3 May 2004 Taming pattern and focus variation in VLSI design
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Abstract
Tight ACLV control has become increasingly diffcult due to the diminishing process constant, K1. Focus variation and pitch variation are two major systematic components of ACLV. In this paper, we demonstrate these systematic effects and propose a design flow which exploits the systematic effect. We demonstrate the systematic ACLV by showing a Bossung plot for a nominal 90nm technology node. The plot is generated by simulation with lithographic parameters closely resembling a production technology node. Traditionally, tight CD control is achieved by sophisticated RET such as OPC, SRAF, AltPSM and more recently the Dense Template Design. The CD variation is specified in the design manual and the circuit designs will ensure functionality by building in enough margin to account for the variability. Even though, the systematic components of CD variation are understood, they have always been considered together with other random components as being random. This approach has left design performance on the table. We propose a holistic design flow by integrating the technology development process, design process and the manufacturing process. This holistic approach is aiming to tame the systematic through-pitch and through-focus CD variation. We quantify the design timing benefit using this approach by circuit design experiments. Results of our experiments show that timing uncertainty can be reduced by up to 30%. We also discuss other possibilities which are infeasible to carry out in traditional approach with silos of technology development, design and manufacturing.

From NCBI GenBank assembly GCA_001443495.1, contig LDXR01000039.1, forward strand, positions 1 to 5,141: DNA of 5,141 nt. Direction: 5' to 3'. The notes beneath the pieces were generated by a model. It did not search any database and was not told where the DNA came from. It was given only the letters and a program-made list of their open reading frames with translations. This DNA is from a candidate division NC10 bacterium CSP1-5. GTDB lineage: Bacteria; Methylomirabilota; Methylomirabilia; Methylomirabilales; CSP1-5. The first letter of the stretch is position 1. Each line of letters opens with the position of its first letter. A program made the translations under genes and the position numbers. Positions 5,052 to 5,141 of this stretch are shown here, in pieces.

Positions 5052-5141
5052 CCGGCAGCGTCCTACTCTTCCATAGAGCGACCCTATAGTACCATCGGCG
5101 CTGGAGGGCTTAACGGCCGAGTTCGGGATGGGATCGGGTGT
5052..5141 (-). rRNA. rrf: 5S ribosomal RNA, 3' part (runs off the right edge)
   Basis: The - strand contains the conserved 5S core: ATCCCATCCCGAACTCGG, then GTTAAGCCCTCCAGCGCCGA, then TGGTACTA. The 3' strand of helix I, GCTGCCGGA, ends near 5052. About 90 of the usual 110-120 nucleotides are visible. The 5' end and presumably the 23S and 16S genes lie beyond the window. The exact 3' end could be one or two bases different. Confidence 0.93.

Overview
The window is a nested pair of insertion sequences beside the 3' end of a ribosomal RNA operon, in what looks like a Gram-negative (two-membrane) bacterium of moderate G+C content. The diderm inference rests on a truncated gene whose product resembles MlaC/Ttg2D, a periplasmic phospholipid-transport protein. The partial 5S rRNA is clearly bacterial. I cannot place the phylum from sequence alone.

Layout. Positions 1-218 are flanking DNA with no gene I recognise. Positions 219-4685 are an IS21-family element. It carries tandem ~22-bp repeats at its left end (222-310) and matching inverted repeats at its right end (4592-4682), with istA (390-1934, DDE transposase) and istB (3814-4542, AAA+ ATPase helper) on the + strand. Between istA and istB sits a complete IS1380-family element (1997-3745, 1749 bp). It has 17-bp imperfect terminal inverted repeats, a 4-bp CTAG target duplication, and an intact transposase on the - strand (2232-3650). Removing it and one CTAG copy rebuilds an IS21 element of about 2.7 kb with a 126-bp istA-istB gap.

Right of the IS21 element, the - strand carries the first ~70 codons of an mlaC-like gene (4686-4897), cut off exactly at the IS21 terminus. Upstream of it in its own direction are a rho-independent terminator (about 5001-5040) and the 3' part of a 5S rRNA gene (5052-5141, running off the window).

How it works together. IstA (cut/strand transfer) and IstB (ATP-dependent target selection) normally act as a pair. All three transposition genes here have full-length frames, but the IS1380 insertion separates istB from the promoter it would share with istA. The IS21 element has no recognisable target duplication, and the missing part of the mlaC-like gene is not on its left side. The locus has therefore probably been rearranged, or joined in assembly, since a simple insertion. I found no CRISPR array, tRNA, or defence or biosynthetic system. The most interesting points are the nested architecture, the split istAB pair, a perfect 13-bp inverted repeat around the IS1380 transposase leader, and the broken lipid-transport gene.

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Fook-Luen Heng, Fook-Luen Heng, Puneet Gupta, Puneet Gupta, Kafai Lai, Kafai Lai, Ronald L. Gordon, Ronald L. Gordon, Jin-Fuw Lee, Jin-Fuw Lee, } "Taming pattern and focus variation in VLSI design", Proc. SPIE 5379, Design and Process Integration for Microelectronic Manufacturing II, (3 May 2004); doi: 10.1117/12.538271; https://doi.org/10.1117/12.538271
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